Fonkoze’s CLM Ultra Poverty Programme: Understanding and Improving Child Development and Wellbeing

Published on 19 February 2018

This report represents baseline findings from a quantitative evaluation assessing the impact of Fonkoze’s Chemen Lavi Miyò (CLM) programme, or ‘the pathway to a better life’ programme, on child wellbeing in Haiti. The CLM programme is a so-called ‘graduation programme’, aiming to set people on a sustainable pathway out of poverty. Arguably, such graduation out of poverty is only truly sustainable if it is intergenerational (Roelen, 2015), requiring programmes to have a positive impact on household wellbeing at large and children in specific. While the evidence base regarding the impact of graduation programmes on households and adult members is steadily growing, little information is available about its impact on children and child development. This evaluation aims to contribute to this important knowledge base.

Graduation programmes are based on the notion that extremely poor households require a big push towards a positively reinforcing cycle of income generation and asset accumulation (Carter and Barrett, 2007). This requires a comprehensive sequenced package support that often includes consumption transfers, asset transfers, access to savings and credit, training and coaching (Hashemi and Umaira, 2011). Training and coaching are mostly focused on income generating activities but often also include messaging regarding health, sanitation and feeding practices. Rigorous evaluations of graduation programmes showcase positive impacts on consumption, assets and food security (Banerjee et al. 2015). However, evidence with respect to whether and how economic strengthening through comprehensive livelihoods programming translates into positive outcomes for children is relatively thin (Britto et al. 2013; Ellis and Chaffin 2015; Ssewamala et al. 2014).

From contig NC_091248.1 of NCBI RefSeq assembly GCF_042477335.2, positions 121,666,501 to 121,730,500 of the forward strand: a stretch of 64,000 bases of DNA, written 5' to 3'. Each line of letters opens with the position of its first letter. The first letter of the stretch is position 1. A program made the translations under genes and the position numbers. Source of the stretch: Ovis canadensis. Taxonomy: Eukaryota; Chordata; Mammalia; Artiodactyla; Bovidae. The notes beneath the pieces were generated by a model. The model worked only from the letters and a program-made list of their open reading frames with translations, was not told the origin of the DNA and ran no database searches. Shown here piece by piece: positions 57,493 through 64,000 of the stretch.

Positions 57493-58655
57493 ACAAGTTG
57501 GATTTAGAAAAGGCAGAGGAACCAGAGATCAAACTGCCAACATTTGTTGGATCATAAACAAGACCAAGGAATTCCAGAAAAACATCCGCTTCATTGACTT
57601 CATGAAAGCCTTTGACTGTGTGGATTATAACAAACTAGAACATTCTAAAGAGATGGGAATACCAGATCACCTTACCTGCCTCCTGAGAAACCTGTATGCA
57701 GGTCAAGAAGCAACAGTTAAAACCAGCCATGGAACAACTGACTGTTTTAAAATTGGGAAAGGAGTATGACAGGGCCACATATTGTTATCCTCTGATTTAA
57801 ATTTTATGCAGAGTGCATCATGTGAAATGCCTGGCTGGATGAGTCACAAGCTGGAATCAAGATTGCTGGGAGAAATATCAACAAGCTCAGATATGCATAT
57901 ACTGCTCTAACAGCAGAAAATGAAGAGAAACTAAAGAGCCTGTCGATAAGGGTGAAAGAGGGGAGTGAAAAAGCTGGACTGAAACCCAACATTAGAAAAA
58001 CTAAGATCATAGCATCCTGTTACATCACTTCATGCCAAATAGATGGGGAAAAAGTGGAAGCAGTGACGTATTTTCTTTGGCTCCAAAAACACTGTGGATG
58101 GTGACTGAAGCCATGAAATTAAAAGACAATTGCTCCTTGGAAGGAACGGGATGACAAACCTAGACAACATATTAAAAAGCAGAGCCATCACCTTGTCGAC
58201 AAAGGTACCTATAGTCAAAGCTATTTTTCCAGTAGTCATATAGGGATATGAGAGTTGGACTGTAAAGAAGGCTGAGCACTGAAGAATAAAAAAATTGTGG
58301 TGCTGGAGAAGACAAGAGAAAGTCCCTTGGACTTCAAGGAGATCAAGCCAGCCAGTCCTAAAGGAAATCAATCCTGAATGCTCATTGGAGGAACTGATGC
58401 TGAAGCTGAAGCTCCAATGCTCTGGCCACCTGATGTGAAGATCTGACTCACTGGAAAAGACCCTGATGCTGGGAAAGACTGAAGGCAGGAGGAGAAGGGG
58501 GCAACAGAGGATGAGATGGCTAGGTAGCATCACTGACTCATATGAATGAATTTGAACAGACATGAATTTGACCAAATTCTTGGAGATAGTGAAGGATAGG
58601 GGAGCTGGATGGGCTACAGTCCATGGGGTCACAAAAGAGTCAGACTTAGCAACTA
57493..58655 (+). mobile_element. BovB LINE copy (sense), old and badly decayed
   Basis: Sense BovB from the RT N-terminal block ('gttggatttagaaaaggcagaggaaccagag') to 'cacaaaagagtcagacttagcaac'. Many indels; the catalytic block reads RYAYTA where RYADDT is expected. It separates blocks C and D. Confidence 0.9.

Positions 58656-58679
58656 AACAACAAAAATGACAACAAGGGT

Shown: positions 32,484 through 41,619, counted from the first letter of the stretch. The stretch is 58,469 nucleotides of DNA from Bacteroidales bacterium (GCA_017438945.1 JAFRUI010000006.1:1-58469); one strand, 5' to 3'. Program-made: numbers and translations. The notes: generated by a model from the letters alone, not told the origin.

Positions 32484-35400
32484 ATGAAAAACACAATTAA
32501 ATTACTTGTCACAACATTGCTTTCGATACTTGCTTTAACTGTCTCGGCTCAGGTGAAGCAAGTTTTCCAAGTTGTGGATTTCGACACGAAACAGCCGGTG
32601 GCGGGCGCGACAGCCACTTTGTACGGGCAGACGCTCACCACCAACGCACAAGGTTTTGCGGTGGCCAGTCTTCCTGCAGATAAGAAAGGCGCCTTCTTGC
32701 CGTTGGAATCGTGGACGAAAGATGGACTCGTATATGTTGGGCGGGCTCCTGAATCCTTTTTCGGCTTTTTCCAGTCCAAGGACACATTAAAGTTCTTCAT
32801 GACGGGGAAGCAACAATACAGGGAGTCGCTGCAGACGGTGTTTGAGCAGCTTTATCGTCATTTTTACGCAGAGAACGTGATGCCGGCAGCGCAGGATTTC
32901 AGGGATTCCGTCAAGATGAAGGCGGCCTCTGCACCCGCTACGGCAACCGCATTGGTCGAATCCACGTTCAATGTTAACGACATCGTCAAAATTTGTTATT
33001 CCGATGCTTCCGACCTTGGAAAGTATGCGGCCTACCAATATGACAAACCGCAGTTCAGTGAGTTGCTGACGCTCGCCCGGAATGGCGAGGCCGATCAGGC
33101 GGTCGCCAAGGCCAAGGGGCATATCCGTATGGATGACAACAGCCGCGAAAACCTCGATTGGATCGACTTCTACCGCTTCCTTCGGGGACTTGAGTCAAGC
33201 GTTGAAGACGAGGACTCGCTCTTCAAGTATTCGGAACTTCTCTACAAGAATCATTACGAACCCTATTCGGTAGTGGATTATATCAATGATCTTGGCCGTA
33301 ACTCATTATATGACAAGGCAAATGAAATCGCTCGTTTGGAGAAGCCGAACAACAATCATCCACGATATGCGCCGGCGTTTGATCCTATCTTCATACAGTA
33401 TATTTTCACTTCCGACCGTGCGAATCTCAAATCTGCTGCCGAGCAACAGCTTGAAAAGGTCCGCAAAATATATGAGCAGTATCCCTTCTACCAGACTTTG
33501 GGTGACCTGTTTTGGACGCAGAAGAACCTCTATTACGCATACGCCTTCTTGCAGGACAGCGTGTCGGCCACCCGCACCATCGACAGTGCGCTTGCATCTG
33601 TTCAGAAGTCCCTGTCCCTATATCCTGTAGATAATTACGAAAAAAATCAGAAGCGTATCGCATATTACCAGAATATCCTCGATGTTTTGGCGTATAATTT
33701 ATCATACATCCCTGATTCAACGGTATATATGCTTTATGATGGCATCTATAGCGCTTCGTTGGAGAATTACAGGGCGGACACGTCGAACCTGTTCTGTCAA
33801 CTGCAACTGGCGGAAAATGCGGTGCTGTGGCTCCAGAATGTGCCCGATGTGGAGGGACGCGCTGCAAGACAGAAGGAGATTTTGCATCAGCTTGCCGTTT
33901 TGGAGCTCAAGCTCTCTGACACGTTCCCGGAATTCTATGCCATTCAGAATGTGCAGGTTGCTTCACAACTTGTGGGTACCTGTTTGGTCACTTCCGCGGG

This baseline report provides an overview of the CLM programme and its activities, particularly considering how they may impact children’s outcomes. It sets out the overall methodology and sampling strategy underpinning the baseline survey and evaluation overall. It discusses the situation at baseline for the areas of wellbeing, particularly considering differences between programme beneficiaries and control group members.


Keetie Roelen

IDS Honorary Associate

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